Ethernet Shield How to use

There are three ways to configure an XPort

  1. Telnet to port 9999 of the XPort
  2. Use an FTDI cable to make a serial connection
  3. Use a "wire hack" to make a serial connection
Option 1. Configuring the XPort w/DHCP

Once you have the shield assembled and the XPort plugged or soldered in, you'll want to configure it. You only have to do this once.

If you have DHCP, this is very easy. Simply plug the shield into the Arduino and an Ethernet cable into the Xport. The XPort will automatically get an IP address. You can then configure it using the Lantronix "DeviceInstaller" software. You can figure out its IP address and then telnet to the IP address, port 9999 to configure.

This is by far the easiest way to configure the XPort so I suggest it instead of trying to configure it with the serial port

Option 2. Set up the XPort using FTDI cable

If you dont have DHCP, you will have to connect to the serial interface.

If you have an FTDI cable, simply solder in a 6-pin header into the spot on the shield to connect the cable. Make sure the shield is not on the Arduino. Then plug in the FTDI cable as shown, making sure that the Green and Black wires are aligned as marked

Now skip down to "Configuring the XPort via Serial"

Option 3. Set up the XPort using 'Arduino wire hack'

If you dont have an FTDI cable, you can actually just use the FTDI chip on the Arduino itself. Its a little tricky but not too hard to do.

First, gently pry the Arduino microcontroller from its socket using a small flat screwdriver or similar. Try to make sure the pins dont get bent. Put it in a safe place. Preferably in an anti-static bag.

Next, solder two wires to the shield, as shown. Use different colors to make it easy to tell the difference. Solder one wire to the second hole from the top as shown here, and the second wire to the third from the top. Make sure the wires are plenty long.

Plug the two wires into the now-empty socket of the Arduino, as shown. The white wire is in the 3rd socket hole from top. The green wire is in the second socket hole from the top.

You can now plug the shield onto the Arduino.

Now go to the next step...

Once you're done configuring the XPort, remove the wires and gently re-insert the microcontroller chip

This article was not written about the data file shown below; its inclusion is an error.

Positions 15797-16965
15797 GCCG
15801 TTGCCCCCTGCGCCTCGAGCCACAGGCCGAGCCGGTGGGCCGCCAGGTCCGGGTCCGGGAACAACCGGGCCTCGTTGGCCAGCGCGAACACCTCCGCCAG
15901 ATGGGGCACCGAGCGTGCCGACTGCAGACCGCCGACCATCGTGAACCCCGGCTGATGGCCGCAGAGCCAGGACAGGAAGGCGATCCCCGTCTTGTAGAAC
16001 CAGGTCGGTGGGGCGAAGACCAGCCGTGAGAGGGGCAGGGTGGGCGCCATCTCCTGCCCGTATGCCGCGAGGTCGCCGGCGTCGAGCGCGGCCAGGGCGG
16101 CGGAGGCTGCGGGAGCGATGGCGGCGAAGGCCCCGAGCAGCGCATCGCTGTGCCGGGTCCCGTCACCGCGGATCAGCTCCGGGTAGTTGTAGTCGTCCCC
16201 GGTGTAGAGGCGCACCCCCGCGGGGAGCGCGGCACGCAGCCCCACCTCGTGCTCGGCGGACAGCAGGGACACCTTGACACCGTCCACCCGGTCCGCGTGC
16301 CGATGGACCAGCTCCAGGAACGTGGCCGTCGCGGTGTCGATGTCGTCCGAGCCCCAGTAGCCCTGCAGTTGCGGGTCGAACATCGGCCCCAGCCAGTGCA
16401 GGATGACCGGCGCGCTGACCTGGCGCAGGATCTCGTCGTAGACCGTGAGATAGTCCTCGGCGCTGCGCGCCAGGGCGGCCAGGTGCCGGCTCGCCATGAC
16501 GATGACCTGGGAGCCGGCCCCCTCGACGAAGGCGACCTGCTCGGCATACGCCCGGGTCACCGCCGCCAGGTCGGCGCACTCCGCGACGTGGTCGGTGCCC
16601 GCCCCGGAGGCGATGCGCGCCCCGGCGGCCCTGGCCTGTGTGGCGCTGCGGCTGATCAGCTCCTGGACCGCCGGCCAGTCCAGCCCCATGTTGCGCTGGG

Option 2 & 3. Configure the XPort with serial

You'll need to figure out which serial port (COM) you are using. Plug in the Arduino (if you're using the wire hack) or the FTDI cable. Under windows, check the device manager, look for "USB Serial Port"

Next you'll need to open up a terminal program. Windows comes with Hyperterminal, so just use that. Its under Start->Programs->Accessories->Communications->HyperTerminal.

When you open it up, it should ask you for a new connection. Lets name it "xport"

Next You will select the COM port from the drop down menu, in my case its COM10.

Next, set the properties. Make sure you select 9600 bps, 8 bit, No parity, 1 stop bit and no flow control. Some programs may call this (9600 8N1). If the XPort has been configured for a different baud rate, of course, you should use that.

You will get a blank screen that says "Connected" in the bottom left corner.

Now is where you have to be a little fast!

If you are successful you will see the setup screen in the next step

Changing the XPort configuration

Press Enter! The Xport will send its current configuration and then provide a screen that you can change the XPort configuration

If you want to set the static IP address of the Xport, type in 0 and then enter in the ip address and gateway. You should be able to telnet to port 9999 of the XPort if its setup correctly

You can also change the serial port settings. Unless you're sure you want a different configuration, you probably dont want to change the settings.

May 17, 2011 20:07